Even though Wisconsin trails the rest of the Midwest and most of the rest of the nation in private sector job growth under Scott Walker, the governor is succeeding in adding jobs in one niche market -- political workers for his presidential campaign.
Just last week, Walker opened a campaign office in Iowa where he already has staff on the ground, and today the Associated Press is reporting that Walker has hired two more advisers for his campaign operations in New Hampshire. Today the state Senate Health Committee also approved the appointment of Andrew Hitt, who serves as treasurer for Walker's presidential committee Our American Revival, to the University of Wisconsin Hospitals and Clinics Authority Board.
Despite his flurry of political hires and a recent campaign trip to the United Kingdom disguised as official state business, Walker remains coy about his presidential ambitions, stating he won't make any announcements until after his budget is signed early this summer. With Walker hiring more staff for his presidential campaign and taking more political trips, to include a fundraising trip to New York later this week, he's looking like an official candidate for office, lending even more weight to a series of complaints from Wisconsin Democrats and the American Democracy Legal Fund that allege Walker is misusing state funds for personal gain and that his tax-exempt 527 political group Our American Revival is being used as a presidential exploratory committee and is thus subject to disclosure limits under the law.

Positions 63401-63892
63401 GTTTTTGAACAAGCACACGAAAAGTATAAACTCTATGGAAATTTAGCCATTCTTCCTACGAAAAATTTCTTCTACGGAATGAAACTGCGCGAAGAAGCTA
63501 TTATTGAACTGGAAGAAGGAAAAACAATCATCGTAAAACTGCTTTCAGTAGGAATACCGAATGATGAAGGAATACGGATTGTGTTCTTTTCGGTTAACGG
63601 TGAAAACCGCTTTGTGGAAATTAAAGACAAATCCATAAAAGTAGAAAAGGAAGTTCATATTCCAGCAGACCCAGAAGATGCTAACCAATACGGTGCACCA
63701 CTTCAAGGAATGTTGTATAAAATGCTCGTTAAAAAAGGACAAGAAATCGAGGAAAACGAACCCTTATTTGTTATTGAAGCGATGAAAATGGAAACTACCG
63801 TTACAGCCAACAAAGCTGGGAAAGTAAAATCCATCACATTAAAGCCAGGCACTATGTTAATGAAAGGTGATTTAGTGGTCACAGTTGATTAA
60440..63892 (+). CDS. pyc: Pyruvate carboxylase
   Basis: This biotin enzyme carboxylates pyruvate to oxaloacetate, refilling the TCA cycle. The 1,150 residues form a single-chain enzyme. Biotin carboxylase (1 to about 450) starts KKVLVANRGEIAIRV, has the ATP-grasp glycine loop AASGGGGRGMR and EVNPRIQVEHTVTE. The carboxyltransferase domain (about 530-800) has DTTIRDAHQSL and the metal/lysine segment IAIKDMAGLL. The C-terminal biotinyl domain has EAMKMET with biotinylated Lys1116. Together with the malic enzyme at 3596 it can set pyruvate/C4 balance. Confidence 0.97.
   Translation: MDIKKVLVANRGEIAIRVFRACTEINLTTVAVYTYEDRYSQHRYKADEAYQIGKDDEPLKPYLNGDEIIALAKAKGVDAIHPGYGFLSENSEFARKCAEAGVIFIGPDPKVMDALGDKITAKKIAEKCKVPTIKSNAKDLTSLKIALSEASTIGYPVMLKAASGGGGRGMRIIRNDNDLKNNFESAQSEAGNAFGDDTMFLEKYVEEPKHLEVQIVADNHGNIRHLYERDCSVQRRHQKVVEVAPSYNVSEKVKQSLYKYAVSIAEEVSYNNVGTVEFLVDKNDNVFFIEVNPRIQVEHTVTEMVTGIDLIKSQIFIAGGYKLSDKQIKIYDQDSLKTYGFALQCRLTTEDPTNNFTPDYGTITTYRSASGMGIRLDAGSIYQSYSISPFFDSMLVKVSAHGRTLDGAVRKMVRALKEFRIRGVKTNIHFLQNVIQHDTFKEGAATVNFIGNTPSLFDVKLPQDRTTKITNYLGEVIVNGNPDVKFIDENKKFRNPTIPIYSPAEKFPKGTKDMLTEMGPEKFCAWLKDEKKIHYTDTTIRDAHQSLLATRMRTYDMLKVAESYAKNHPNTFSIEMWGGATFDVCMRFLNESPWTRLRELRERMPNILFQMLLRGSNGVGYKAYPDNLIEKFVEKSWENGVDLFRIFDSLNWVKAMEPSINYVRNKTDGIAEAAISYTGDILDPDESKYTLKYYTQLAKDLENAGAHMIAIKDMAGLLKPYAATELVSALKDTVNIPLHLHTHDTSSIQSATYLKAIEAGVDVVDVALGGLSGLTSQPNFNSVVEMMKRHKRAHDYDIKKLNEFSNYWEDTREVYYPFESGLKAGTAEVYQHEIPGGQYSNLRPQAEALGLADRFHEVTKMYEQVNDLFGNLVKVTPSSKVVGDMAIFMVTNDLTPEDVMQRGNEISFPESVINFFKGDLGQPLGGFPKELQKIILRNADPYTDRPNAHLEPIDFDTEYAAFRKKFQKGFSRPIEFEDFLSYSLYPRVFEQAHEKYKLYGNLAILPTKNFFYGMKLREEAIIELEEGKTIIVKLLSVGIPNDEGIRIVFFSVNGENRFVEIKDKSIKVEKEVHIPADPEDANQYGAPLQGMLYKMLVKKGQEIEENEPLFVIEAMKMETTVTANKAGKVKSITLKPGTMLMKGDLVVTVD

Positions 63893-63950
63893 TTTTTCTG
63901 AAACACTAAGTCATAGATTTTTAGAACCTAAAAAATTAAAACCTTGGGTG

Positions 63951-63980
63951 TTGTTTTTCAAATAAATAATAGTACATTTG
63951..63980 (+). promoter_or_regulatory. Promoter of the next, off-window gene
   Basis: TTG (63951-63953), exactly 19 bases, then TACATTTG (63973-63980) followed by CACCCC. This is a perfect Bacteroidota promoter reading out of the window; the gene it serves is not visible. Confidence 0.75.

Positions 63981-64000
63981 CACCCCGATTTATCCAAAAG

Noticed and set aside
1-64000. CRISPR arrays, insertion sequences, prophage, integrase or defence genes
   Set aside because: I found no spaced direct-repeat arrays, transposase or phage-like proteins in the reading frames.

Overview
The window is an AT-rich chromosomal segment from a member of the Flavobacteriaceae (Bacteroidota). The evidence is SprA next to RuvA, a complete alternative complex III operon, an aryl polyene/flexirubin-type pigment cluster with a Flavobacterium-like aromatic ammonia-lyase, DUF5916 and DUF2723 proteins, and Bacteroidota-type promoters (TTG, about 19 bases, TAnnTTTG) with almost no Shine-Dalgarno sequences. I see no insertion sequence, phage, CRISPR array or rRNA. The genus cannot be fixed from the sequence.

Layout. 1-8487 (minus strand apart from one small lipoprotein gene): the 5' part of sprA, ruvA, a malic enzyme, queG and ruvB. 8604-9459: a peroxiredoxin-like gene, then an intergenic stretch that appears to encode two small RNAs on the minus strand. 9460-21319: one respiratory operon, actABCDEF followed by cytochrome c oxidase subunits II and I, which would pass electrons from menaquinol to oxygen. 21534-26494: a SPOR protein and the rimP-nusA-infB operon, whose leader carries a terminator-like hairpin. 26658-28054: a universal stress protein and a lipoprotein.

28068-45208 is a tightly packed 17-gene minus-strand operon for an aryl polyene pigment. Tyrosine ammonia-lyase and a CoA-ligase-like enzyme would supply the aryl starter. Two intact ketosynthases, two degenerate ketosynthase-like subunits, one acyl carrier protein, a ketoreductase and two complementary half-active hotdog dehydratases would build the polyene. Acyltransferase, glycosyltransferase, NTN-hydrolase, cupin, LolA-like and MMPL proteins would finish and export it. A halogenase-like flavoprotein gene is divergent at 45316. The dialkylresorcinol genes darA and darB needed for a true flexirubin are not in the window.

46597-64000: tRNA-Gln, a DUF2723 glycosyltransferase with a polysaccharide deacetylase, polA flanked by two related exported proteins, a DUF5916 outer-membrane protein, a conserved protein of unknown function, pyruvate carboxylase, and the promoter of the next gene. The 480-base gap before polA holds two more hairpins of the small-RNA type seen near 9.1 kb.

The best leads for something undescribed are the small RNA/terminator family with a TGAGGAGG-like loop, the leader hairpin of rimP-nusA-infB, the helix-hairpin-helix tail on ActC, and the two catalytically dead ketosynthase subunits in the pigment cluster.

But its not smooth sailing for Walker to pass his "Iowa Caucus Budget" and hit the campaign trail harder; even Wisconsin Republicans are fighting the governor on his plans to solve the state's $2.3 billion budget deficit by gutting the world-class University of Wisconsin System by $300 million, delaying more than $100 million in state debt payments, and refusing to realize as much as $345 million in savings by accepting federal funds to expand Medicaid.
"If Scott Walker cared half as much about adding jobs in Wisconsin as he does about hiring staff for his presidential campaign our state might not have a crippling $2.3 billion budget deficit and an economy that's gone from a leader to a laggard in the Midwest," Democratic Party of Wisconsin Chair Mike Tate said Wednesday. "For Scott Walker, his personal ambitions always come first and jobs for his political supporters come second."